After Urban Construction Boom, Baltimore Multifamily is Moving to the ’Burbs
The multifamily real estate landscape is booming across the Baltimore metro with exciting new development popping up throughout this burgeoning market. Luxury apartment developers have focused their attention on Baltimore City’s urban waterfront neighborhoods by creating a distinct live-work-play environment.
At the same time, suburban developers have focused their efforts along the Interstate 95 corridor, drawn to affluent neighborhoods supported by top ranked school districts. While an increase in development has led to a rise in urban vacancy rates, the influx of tech startups, coupled with the city’s employment drivers — medical and educational institutions — has helped to stabilize these rates.
TIF investment has also helped paint a bright future in Baltimore for mixed-use ventures like the East Baltimore Development project around Perkins Homes and the 250-acre Port Covington development in south Baltimore. Both projects are anticipated to support new multifamily housing in these areas.
Vacancy rates have increased following a nearly 20,000-unit spike in new construction from 2014 to 2018. More than 3,900 new units were completed in 2018 alone, and another 6,400 units were underway at the start of 2019. The boom is expected to taper off in 2020 and has already caused a decrease in the market’s vacancy rate by more than 100 basis points over the past two quarters.
Development is now shifting to suburban neighborhoods bound by the I-95 corridor, the commuter artery between downtown Baltimore and Washington, D.C. This corridor is a crucial economic link between these two Mid-Atlantic metros, which together recently overtook Chicago as the country’s third most populous combined statistical area. This rapid increase in population has allowed the Baltimore metro to absorb new construction while maintaining steady growth in rental rates.
While rental rate growth slowed in 2017 and 2018, it remained positive, pushing above 3 percent in the first half of 2019. This could be a sign that developers’ demand forecasts were attuned to the rise in renter households, which may prevent the onset of a traditional boom and bust cycle.
Baltimore’s development landscape has thrived in certain areas, specifically in suburban areas between Baltimore and D.C. thanks to the migration of well-educated families to the country’s best rated public-school systems. As a result, Howard, Prince George’s and Anne Arundel counties have all ranked in the top 20 U.S. counties for per capita median income, driving a rise in housing prices and rental rates.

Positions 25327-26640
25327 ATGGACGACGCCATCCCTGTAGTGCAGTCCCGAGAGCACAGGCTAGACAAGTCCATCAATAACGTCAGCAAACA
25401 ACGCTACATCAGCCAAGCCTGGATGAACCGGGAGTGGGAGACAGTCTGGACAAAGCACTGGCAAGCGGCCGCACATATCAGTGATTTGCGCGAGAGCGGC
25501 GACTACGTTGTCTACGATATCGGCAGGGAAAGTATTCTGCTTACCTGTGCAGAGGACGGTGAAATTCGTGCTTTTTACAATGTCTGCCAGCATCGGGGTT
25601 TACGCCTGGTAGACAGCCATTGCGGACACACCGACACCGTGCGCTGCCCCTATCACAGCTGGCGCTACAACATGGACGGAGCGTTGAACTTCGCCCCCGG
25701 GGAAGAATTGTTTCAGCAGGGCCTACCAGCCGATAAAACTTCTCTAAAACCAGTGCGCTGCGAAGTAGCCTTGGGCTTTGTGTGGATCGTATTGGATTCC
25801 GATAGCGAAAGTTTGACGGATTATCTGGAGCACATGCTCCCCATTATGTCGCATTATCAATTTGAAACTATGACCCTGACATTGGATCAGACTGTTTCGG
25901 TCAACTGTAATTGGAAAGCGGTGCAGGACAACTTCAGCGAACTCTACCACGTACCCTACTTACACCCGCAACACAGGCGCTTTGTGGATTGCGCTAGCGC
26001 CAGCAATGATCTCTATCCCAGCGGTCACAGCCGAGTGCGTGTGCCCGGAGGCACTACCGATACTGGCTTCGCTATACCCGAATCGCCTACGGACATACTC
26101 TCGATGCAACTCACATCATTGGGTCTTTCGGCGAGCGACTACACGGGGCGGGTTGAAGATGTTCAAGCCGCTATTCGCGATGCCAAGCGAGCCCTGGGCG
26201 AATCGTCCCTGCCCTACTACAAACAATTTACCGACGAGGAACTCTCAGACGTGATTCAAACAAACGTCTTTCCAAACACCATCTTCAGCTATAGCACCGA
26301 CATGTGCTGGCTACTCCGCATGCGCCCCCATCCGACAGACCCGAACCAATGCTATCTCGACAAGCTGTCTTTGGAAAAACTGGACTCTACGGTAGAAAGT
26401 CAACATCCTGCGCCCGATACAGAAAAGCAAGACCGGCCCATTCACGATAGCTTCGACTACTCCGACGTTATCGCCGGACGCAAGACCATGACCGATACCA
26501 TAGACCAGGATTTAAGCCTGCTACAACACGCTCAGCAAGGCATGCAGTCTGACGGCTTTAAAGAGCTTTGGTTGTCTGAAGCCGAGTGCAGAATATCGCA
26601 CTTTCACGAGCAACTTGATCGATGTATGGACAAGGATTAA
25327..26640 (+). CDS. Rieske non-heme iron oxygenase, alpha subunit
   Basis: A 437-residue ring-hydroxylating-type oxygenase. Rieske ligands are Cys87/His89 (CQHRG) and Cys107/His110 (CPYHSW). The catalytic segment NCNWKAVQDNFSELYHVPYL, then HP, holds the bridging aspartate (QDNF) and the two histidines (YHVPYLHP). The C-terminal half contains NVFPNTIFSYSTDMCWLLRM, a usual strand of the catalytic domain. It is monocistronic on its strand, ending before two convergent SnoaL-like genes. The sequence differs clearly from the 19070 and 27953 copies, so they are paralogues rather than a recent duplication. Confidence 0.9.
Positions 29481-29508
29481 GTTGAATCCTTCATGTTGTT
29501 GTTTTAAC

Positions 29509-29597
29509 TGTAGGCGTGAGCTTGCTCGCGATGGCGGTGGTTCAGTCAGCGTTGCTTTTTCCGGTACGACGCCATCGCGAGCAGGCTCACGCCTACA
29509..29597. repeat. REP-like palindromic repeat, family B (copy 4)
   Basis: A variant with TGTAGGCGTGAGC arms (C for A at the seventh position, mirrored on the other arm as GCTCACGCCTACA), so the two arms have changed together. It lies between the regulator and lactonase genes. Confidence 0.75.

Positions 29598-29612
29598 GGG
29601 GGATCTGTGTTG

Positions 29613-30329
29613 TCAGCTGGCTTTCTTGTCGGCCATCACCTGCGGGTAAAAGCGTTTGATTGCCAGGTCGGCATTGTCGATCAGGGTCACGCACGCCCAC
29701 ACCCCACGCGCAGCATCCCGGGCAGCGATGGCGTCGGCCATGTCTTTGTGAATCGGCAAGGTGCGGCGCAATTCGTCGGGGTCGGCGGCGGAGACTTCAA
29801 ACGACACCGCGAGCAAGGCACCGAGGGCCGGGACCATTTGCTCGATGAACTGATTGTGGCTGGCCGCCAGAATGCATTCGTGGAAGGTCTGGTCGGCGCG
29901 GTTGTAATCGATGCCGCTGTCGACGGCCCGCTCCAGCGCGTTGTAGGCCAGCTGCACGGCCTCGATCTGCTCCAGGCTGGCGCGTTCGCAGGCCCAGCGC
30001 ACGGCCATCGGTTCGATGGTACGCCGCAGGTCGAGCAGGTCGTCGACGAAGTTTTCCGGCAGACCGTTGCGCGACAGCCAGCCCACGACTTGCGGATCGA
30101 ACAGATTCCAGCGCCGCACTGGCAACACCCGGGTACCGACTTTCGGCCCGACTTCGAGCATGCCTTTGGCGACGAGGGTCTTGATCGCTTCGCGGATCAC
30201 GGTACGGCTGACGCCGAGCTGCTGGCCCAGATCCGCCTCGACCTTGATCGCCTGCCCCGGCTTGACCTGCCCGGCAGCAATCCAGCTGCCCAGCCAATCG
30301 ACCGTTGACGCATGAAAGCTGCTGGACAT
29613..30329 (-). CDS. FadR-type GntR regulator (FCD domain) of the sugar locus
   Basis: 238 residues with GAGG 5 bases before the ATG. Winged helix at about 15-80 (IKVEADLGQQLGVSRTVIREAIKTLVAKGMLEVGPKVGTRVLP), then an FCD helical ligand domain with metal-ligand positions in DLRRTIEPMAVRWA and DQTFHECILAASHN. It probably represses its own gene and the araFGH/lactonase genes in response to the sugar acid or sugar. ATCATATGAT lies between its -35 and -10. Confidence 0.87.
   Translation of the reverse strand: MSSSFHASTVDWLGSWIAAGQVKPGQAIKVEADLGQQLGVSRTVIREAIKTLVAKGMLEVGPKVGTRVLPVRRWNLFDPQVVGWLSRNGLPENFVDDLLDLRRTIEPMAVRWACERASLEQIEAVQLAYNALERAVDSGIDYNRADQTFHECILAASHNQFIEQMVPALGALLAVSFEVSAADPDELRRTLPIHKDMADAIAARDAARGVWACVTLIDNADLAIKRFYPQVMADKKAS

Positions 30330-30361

Baltimore’s education and medical industries also continue to attract international talent, along with new industries that are also flocking to the market. Tech startups and cybersecurity agencies are taking advantage of Baltimore’s highly educated workforce and low cost of business compared to other large Northeastern cities. These attributes led The Wall Street Journal to name Baltimore as one of the top three U.S. cities for recent college graduates.
Baltimore has long been a stronghold for industrial employment due to its strategic Mid-Atlantic location. This sector is experiencing increased expansion due to the transformation of the former site of Bethlehem Steel. The nearly 2,500-acre Trade Point Atlantic industrial project has attracted large-scale distribution centers, establishing Baltimore as a major benefactor of the e-commerce economy.
Cap rates, opportunity zones
As cap rates for Class A product have stabilized around 5.5 percent, stakeholders have shifted their focus to secondary multifamily product. Funded by private capital increasingly sourced from tri-state area investors, increased capital flow has pushed cap rates for Class B and C product below 6 percent.
While the stabilization of cap rates across all classes of multifamily product indicates a potential peak in the market, opportunity zones that may continue to fuel activity. Baltimore City contains nearly 80 percent of the state’s opportunity zones, making it one of the densest urban areas for this type of investment vehicle.
These zones have attracted significant capital from investors across the nation. While the future appears to be focused around development in the suburbs, opportunity zones could lead to yet another multifamily renaissance in Baltimore City.
— By Michael Denise, Strategic Advisors Services-Baltimore at Cushman & Wakefield. This article originally appeared in the July issue of Southeast Real Estate Business.